Archive for January, 2018

A Mercer Trio

The good folks at Mercer Estates reached out to us a while ago to ask if we’d be interested in trying some of their recent offerings. It had been a while since we last tasted anything from this producer, and we have fond memories of a wine dinner centered around some of their wares back in 2014, so, of course, we replied to the affirmative. We thought it would be fun to check out the three wines they sent us with our good friends Shar Douglas and Ken Hebenstreit, and Shar offered to cook dinner, so we set a date and made our plans.

The white was poured with appetizers, and the two reds were paired with Shar’s excellent beef-centric repast. Our impressions are as follows.

2015 Mercer Estate Horse Heaven Hills Sauvignon Blanc, 12.5% alc., $15.00: Showing clean, medium color, and a little stingy on the nose; steely, and not exactly fruit forward, eliciting a descriptor of “salty” from Kim, and there is a certain subtle saline quality to it. Shar adds an impression of “a little bit of orange peel,” while I find under-ripe green apple, citrus and stony mineral. Medium bodied, with good acids and decent length, this doesn’t show a lot of varietal typicity; it could be mistaken for something else in a blind tasting, like Ugni Blanc, for instance. Perhaps surprisingly, it’s a bit more Old World in style than new, and that’s not a bad thing. A pretty good all-purpose white, in our not-so-humble opinions. Find this wine

2015 Mercer Estate Horse Heaven Hills Sharp Sisters Red Blend, 29% Cabernet Sauvignon, 27% Syrah, 18% Merlot, 14% Petite Verdot, 10% Grenache, 2% Carignane,14.8% alc., $25.00: Clean, dark color, with a bright red fruit nose kissed with a bit of oak; flavors echo, smooth, showing more oak and very New World in style (more than I care for in this case). Very soft structure, almost flabby, but full and round otherwise. Almost “generic” in character, without much to distinguish it, and quite overpriced for what’s in the bottle. Find this wine

2015 Mercer Estate Horse Heaven Hills Malbec, 78% Malbec, 22% Cabernet Sauvignon, 14.8% alc., $25.00 (sold out at the winery): Clean, dark color, with a nice black fruit nose graced with a generous dose of oak; more substantial and more structured than the Sharp Sisters Red Blend, but any varietal character is obscured by the New World winemaking. Ripe and round, with flavors reminiscent of blackberry and black plum, shaded with hints of chocolate and earth. The oak character has a more balanced place here than in the blend, and of the two reds, this one appeals to us much more. It pairs pretty well with the beef too, but I wouldn’t spend $25 on it. To be fair, those who gravitate more toward the “international” style might well view this price point more kindly, and it can be found for less using the following link. Find this wine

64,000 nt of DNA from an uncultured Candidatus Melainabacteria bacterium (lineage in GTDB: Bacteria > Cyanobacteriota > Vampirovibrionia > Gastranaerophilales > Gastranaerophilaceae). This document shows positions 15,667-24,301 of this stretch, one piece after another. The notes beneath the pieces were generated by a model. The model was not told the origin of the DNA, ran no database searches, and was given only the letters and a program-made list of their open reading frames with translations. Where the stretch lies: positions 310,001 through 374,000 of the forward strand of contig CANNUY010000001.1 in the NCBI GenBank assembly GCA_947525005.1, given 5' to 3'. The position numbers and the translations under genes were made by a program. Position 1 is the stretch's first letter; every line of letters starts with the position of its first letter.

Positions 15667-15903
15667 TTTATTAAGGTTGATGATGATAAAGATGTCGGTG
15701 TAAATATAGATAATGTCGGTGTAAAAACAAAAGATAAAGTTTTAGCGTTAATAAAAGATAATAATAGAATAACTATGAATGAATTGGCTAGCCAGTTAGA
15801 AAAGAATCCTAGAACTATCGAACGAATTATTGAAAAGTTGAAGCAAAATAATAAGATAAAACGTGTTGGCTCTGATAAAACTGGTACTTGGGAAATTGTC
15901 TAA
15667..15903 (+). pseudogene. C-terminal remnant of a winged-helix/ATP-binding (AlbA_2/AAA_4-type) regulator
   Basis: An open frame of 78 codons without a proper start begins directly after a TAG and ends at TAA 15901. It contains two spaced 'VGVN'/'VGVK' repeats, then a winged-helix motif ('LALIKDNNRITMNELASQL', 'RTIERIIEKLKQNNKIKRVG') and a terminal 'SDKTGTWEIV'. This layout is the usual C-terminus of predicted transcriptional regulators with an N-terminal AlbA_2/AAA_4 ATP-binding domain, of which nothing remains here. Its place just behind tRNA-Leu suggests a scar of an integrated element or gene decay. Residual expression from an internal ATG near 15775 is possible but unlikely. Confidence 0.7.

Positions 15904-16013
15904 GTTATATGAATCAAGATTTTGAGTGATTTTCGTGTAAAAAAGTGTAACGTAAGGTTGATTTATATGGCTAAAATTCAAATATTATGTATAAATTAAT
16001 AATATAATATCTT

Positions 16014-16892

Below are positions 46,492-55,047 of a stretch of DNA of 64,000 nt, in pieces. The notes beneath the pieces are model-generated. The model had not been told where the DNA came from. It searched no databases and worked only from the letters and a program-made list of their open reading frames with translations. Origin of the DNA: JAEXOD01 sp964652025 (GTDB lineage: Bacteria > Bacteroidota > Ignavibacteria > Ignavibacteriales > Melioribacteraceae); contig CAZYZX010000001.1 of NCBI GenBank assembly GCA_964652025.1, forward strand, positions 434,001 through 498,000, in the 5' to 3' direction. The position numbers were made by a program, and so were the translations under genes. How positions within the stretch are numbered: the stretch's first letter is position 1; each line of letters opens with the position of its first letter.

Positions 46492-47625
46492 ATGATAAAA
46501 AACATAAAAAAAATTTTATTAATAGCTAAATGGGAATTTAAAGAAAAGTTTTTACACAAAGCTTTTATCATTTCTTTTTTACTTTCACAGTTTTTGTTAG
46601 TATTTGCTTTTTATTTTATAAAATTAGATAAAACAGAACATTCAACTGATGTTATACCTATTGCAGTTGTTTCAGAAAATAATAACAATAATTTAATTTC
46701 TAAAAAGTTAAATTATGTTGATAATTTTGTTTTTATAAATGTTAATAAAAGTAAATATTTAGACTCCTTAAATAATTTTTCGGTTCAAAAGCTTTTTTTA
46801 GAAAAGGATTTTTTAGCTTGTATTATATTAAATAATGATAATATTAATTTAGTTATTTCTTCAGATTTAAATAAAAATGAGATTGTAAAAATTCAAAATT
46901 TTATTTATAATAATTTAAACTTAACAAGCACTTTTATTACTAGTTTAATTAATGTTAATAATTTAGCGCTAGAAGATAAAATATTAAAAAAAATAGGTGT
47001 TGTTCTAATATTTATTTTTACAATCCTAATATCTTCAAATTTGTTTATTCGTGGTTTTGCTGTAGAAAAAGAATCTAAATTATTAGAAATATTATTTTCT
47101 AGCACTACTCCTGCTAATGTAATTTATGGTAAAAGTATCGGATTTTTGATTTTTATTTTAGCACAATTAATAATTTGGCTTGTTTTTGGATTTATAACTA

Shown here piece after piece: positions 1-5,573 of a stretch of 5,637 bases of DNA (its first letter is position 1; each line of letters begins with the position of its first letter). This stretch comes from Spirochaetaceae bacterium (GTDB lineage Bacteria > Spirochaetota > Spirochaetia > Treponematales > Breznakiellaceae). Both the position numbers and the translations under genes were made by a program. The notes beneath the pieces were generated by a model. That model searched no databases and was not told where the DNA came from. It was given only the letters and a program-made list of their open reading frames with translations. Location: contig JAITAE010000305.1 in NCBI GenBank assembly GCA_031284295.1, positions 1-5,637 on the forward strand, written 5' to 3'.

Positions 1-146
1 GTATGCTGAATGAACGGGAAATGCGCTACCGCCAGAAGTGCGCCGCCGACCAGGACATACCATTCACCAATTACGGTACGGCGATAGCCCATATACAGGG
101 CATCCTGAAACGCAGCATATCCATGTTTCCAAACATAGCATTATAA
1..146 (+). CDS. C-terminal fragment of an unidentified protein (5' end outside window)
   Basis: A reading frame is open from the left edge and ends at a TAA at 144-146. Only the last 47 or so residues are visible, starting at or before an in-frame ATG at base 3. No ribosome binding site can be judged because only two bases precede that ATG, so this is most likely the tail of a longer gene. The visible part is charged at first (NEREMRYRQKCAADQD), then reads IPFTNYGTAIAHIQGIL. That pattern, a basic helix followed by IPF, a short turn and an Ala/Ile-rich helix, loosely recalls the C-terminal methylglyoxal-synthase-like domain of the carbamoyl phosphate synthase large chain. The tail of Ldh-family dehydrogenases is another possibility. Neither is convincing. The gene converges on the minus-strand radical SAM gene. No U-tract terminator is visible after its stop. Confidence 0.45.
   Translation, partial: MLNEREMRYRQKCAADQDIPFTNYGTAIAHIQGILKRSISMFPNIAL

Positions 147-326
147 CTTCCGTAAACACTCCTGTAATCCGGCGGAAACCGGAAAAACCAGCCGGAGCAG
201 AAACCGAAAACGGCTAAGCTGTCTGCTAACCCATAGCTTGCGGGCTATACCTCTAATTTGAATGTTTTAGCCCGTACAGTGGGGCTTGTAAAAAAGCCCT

Reporting from Day-twah,







Five Late Model Troons

Recently, we had the good fortune to taste through 5 of the most recent releases from Troon Vineyard. We first encountered wines from this fine Oregon producer back in the summer of 2016, and with each successive group of selections they’ve offered for review, it’s become increasingly obvious that this is a winery that is deserving of greater recognition.

The wines, three whites and two reds, are all made with Rhône varieties, and they are, without exception, delicious.

2016 Troon Red Label Vermentino Applegate Valley, 12.5% alc., SRP $15: Clean, medium color; this has an earthy quality to it that complements the apple, peach and citrus fruit nicely. Fleshy, medium-to-medium full bodied, with good density and length and active acidity. As it opens in the glass, more earthy, chalky mineral emerges, adding interest and appeal. Find this wine

2016 Troon Blue Label Vermentino Cuvée Rolle, Applegate Valley, 90% Vermentino, 10% Marsanne, 12.5% alc., SRP $20: Clean, medium color; brighter and less earthy than the Red Label, with a bit more intense citrus character, very much in the lime spectrum. No lightweight, this one; it has substance and flair. Medium-to-medium full bodied, with excellent acidity and very good length. This has a dense intensity that reminds me a little of Oregon Pinot Gris, perhaps from the weight of the Marsanne. Find this wine

Kim really likes both of these, and so do I. Here’s what Troon GM Craig Camp has to say about them.
Read the rest of this entry »

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